Vicious Circle Paperback
by Mike Carey
Part of the A Felix Castor Novel series
Castor has reluctantly returned to exorcism after the case of the Bonnington Archive ghost convinced him that he really can do some good with his abilities ('good', of course, being a relative term when dealing with the undead).
But his friend, Rafi, is still possessed; the succubus, Ajulutsikael (Juliet to her friends), still technically has a contract on him; and he's still - let's not beat around the bush - dirt poor. Doing some consulting for the local constabulary helps pay the bills, but Castor needs a big, private job to really fill the hole in his overdraft.
That's what he needs. What he gets, good fortune and Castor not being on speaking terms, is a seemingly insignificant 'missing ghost' case that inexorably drags himself and his loved ones into the middle of a horrific plot to raise one of Hell's fiercest demons. And when Satanists, sacrifice farms, stolen spirits and possessed churches all appear on the same police report, the name of Felix Castor can't be too far behind ...
- Format: Paperback
- Pages: 512 pages
- Publisher: Little, Brown Book Group
- Publication Date: 29/09/2006
- Category: Horror & ghost stories
- ISBN: 9781841494142
Showing 1 - 4 of 4 reviews.
Review by defrog
Second of a series featuring an British exorcist at a time when the dead are hauting the earth ingrowing numbers. Pretty good -- not quite as tight as the first one, with the plot meandering a bit, but a good tale and some solid characters. The third one’s out now, I hear. Count me in.
Review by wyvernfriend
Felix is back to exorcism. He's also back in trouble, this time someone wants to raise a demon from hell. However Felix is determined to get in the way.It's Felix Castor, his life is miserable and then it gets worse and it's entertaining. I enjoy the stories and how he gets himself out of trouble
Review by AussiePenMan
Part way through this book I was getting a bit bogged down with the internal monologue of the protagonist - I was a little concerned there was not going to be much solid story to go with it. But persistence paid off and the story picked up, concluding with a thrilling finish equal to The Devil You Know.One of the things I like about Carey's writing is his use of language. He doesn't overuse metaphors and manages to convey ideas and thoughts very effectively.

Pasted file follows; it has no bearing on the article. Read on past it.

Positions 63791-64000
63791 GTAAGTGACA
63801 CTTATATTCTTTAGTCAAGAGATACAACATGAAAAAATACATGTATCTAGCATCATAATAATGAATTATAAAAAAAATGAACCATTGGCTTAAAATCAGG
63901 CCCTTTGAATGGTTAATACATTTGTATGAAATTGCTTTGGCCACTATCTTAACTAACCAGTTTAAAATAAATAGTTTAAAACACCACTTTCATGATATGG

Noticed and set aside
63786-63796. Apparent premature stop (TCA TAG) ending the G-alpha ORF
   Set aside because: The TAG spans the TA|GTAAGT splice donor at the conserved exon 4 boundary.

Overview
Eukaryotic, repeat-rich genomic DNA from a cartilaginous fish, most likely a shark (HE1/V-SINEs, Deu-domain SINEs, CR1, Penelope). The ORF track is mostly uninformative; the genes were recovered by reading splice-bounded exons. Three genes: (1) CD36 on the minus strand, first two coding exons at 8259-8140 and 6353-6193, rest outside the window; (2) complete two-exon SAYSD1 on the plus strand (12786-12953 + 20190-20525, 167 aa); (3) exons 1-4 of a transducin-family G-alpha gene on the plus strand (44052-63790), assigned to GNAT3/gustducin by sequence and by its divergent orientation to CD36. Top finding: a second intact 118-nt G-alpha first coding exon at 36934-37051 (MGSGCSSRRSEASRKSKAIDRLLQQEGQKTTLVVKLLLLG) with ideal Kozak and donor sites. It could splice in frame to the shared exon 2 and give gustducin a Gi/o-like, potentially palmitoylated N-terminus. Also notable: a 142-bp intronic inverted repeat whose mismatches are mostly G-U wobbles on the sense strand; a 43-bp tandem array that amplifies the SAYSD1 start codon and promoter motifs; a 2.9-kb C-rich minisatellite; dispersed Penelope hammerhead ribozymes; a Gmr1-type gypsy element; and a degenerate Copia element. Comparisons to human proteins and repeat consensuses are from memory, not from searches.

Review by blatherlikeme
I was sort of luke warm about the first in this Fix Castor Series. I enjoyed this book more. <br/><br/>This plot is definitely tighter than the first, but its not overly clean in that it contains quite a few gaps as regards police technique and some faulty logic in the mystery itself. But I don't let those details bother me too much if I'm enjoying the story. And normally, I don't notice them, so since I did, they're gonna be glaring to those of you who are sticklers about that sort of thing. <br/><br/>Somewhat disappointing to me, it has a lot less "British" English and is more generic than the first and therefore easier to read. This is probably a big plus for most people. I'm weird about learning new words. <br/><br/>Fix is getting a bit more developed. But there are some inconsistencies between the first and second book. Which is natural, I suppose. And Carey certainly isn't the first person to alter a persona to fit in better with what he envisions for his world. I only had one issue with the changes. Juliet. <br/><br/>She returns as a good guy. It would be far better if she was not quite so suddenly good, if she was edgier and more complicated. If he had allowed more room for her to evolve over a series of books. It would also be good if Fix was not so willing to forget the part where he was nearly sucked up her vagina for soul food. There is no tension now in Fix's interest in Juliet. It seems more like harmless lust, despite his watered down references to her dangerous side, you don't really think of her sexuality as dangerous anymore. <br/><br/>On the positive side is the action is fairly fast. Fix's constant state of being embattled and dogged is endearing.